Liberty and Conscience

Scripture: Romans 14:7-8 -  “For none of us lives to himself, and no one dies to himself.  For if we live, we live to the Lord; and if we die, we die to the Lord.  Therefore, whether we live or die, we are the Lord’s.”  

A renowned gospel preacher once declared that if he was ever marooned on a tropical island and could have only one book of the Bible with him, it would be that of Romans.  One doesn’t have to read very far into that part of the Scripture to identify with his choice:  it is most informative about what it means to be a Christ follower; it contains the famous “Romans Road,” a pathway of verses that even a new believer can use in presenting the gospel of Jesus Christ.  (Romans 3:10, 23, 26; 5:8, 5:12; 10:8, 9, and 13) These verses are relatively easy to understand for one whose heart is opened by God’s Spirit.  (1 Corinthians 3:6) Even so, another seemingly overlooked chapter has become one of my favorite in this wonderful Book:  Romans chapter 14.

While there are many specific, rather “black and white” behavioral principles  in the Word of God, (e.g., the Ten Commandments, the command to love the LORD our God with all our heart, all of our soul, and with all our mind and strength, and our neighbors as ourselves,  (Mark 12:29-31), just to name very few), Romans chapter 14 seems to magnify our Lord’s grace in its recognition of the various levels of growth in different individuals’ Christian walk.  The Word teaches that each person is to be “fully convinced in his own mind. (v. 5)  “He who observes the day, observes it to the Lord….” (14:6)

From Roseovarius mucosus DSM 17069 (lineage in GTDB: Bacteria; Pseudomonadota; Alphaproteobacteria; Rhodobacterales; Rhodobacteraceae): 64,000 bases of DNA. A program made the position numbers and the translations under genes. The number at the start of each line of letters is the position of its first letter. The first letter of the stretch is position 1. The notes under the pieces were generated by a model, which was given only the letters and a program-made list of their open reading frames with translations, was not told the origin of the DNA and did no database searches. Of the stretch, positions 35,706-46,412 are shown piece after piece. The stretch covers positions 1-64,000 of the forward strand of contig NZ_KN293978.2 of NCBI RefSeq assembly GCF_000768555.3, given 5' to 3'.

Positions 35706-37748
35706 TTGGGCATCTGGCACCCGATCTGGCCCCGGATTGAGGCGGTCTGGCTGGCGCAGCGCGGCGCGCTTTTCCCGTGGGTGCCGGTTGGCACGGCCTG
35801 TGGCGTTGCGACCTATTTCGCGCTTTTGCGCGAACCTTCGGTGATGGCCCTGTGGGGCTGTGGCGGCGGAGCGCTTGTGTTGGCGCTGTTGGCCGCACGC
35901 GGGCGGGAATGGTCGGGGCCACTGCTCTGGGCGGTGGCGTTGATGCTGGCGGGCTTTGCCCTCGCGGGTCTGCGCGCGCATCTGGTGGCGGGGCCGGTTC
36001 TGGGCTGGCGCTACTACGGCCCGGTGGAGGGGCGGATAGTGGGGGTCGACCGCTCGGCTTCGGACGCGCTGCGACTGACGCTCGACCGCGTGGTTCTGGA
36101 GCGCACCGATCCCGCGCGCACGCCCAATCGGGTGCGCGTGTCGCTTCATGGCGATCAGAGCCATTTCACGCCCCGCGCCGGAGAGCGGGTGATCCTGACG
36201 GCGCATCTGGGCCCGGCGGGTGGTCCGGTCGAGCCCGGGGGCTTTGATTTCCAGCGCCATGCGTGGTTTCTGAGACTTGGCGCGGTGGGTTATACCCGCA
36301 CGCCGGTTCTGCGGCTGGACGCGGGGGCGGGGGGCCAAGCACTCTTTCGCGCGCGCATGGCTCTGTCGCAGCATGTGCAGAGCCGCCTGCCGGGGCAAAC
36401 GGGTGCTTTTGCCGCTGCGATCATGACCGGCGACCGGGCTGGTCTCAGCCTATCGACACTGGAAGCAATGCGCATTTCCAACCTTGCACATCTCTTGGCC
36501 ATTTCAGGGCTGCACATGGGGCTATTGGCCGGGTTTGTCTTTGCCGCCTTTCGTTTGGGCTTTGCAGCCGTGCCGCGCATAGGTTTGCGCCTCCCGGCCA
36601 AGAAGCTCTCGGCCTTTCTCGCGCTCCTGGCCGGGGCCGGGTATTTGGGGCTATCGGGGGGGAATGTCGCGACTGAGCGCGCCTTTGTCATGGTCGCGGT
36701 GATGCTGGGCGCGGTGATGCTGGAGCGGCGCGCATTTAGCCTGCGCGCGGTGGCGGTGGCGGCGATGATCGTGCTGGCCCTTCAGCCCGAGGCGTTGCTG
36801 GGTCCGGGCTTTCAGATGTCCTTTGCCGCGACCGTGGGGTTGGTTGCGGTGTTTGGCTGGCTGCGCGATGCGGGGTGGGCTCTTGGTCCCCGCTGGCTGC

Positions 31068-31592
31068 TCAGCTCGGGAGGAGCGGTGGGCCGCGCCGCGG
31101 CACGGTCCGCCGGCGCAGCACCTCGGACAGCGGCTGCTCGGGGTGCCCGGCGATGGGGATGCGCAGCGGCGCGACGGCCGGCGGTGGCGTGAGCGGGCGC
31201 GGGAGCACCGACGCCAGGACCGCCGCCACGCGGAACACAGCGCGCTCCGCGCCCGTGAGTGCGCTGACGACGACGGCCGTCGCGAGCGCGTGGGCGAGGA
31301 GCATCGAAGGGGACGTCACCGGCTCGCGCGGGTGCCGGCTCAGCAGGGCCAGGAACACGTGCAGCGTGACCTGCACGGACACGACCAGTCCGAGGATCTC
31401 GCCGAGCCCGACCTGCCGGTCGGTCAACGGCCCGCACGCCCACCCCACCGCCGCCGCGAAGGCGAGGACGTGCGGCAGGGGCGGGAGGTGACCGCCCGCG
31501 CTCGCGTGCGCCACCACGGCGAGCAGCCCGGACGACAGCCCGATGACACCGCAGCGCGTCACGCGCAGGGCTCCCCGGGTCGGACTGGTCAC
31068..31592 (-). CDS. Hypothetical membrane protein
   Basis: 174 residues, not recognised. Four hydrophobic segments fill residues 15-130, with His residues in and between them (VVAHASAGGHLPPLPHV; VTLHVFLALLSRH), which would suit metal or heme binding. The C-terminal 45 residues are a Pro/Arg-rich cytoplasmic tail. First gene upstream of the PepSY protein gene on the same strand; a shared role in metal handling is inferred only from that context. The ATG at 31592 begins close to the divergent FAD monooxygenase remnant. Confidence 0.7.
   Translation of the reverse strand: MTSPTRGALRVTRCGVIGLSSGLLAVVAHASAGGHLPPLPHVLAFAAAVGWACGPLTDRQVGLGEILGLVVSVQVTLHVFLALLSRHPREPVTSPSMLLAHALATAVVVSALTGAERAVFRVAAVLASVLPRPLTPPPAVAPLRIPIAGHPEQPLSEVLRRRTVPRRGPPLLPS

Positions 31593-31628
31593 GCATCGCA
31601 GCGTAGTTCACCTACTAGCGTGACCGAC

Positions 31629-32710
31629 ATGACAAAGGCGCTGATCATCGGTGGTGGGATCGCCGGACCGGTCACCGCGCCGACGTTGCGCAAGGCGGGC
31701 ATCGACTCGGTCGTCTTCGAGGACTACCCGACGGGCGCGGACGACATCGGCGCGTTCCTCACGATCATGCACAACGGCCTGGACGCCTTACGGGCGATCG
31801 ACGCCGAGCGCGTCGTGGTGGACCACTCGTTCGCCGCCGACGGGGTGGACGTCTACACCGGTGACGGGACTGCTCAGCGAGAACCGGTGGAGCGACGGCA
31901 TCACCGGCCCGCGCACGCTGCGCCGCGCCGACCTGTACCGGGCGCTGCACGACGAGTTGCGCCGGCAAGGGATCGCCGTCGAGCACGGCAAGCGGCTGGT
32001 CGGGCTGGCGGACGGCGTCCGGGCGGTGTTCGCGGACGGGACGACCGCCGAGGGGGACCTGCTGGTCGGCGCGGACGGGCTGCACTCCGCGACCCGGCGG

A thoughtful recognition of the different levels and stages of growth within the body of Christ should restrain us from becoming dogmatic about areas of Christian living that are not as sharply defined as those mentioned earlier.  There may be some “gray areas,” again where Scripture is not so “crystal clear,” and other Christian believers’ observances may be slightly different from that of our own little group.  The bottom line is presented in verses 10(b) and 12:  “For we shall all stand before the judgment seat of Christ,” and “each of us shall give account of himself to God.”  Areas such as what one eats, (Rom. 14:3), what day they’ve consecrated for worship (v. 5), and all of our behavior, should be performed with conscience toward our Savior.  The entirety of Romans chapter 14 seems to be summarized in verse 22(b)—Happy is he who does not condemn himself in what he approves.  But he who doubts is condemned if he eats, because he does not eat from faith; for whatever is not from faith is sin.”  

PRAYER:  Dear Father, thank You for the liberty Christ Jesus died to give us; only lead us to that place where we consistently live with a Christ-honoring conscience, as described in Your Holy Word.  Amen!

(by Sis. Denise Diggs)

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